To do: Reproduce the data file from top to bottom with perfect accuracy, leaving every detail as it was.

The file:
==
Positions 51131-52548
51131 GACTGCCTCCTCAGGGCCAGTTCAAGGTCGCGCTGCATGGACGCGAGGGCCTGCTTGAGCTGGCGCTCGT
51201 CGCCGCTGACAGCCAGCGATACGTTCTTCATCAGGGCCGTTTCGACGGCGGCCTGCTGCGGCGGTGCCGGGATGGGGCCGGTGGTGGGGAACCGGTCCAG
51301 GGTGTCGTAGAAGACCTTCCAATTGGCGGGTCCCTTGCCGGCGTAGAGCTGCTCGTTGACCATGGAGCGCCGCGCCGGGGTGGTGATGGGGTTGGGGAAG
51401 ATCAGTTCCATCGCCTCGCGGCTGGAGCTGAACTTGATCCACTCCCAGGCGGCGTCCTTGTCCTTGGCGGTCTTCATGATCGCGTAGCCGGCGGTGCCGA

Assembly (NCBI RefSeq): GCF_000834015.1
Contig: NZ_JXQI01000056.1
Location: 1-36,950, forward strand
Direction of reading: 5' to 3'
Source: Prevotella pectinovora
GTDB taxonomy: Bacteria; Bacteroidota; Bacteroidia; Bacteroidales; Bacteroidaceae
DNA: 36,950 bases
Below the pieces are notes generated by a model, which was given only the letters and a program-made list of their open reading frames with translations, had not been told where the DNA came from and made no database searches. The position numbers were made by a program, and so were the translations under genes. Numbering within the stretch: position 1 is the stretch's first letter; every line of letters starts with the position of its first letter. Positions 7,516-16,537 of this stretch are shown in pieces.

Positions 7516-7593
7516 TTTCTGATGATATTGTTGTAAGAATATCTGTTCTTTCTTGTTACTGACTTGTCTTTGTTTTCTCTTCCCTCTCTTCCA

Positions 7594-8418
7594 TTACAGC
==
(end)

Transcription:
Positions 51131-52548
51131 GACTGCCTCCTCAGGGCCAGTTCAAGGTCGCGCTGCATGGACGCGAGGGCCTGCTTGAGCTGGCGCTCGT
51201 CGCCGCTGACAGCCAGCGATACGTTCTTCATCAGGGCCGTTTCGACGGCGGCCTGCTGCGGCGGTGCCGGGATGGGGCCGGTGGTGGGGAACCGGTCCAG
51301 GGTGTCGTAGAAGACCTTCCAATTGGCGGGTCCCTTGCCGGCGTAGAGCTGCTCGTTGACCATGGAGCGCCGCGCCGGGGTGGTGATGGGGTTGGGGAAG
51401 ATCAGTTCCATCGCCTCGCGGCTGGAGCTGAACTTGATCCACTCCCAGGCGGCGTCCTTGTCCTTGGCGGTCTTCATGATCGCGTAGCCGGCGGTGCCGA

Assembly (NCBI RefSeq): GCF_000834015.1
Contig: NZ_JXQI01000056.1
Location: 1-36,950, forward strand
Direction of reading: 5' to 3'
Source: Prevotella pectinovora
GTDB taxonomy: Bacteria; Bacteroidota; Bacteroidia; Bacteroidales; Bacteroidaceae
DNA: 36,950 bases
Below the pieces are notes generated by a model, which was given only the letters and a program-made list of their open reading frames with translations, had not been told where the DNA came from and made no database searches. The position numbers were made by a program, and so were the translations under genes. Numbering within the stretch: position 1 is the stretch's first letter; every line of letters starts with the position of its first letter. Positions 7,516-16,537 of this stretch are shown in pieces.

Positions 7516-7593
7516 TTTCTGATGATATTGTTGTAAGAATATCTGTTCTTTCTTGTTACTGACTTGTCTTTGTTTTCTCTTCCCTCTCTTCCA

Positions 7594-8418
7594 TTACAGC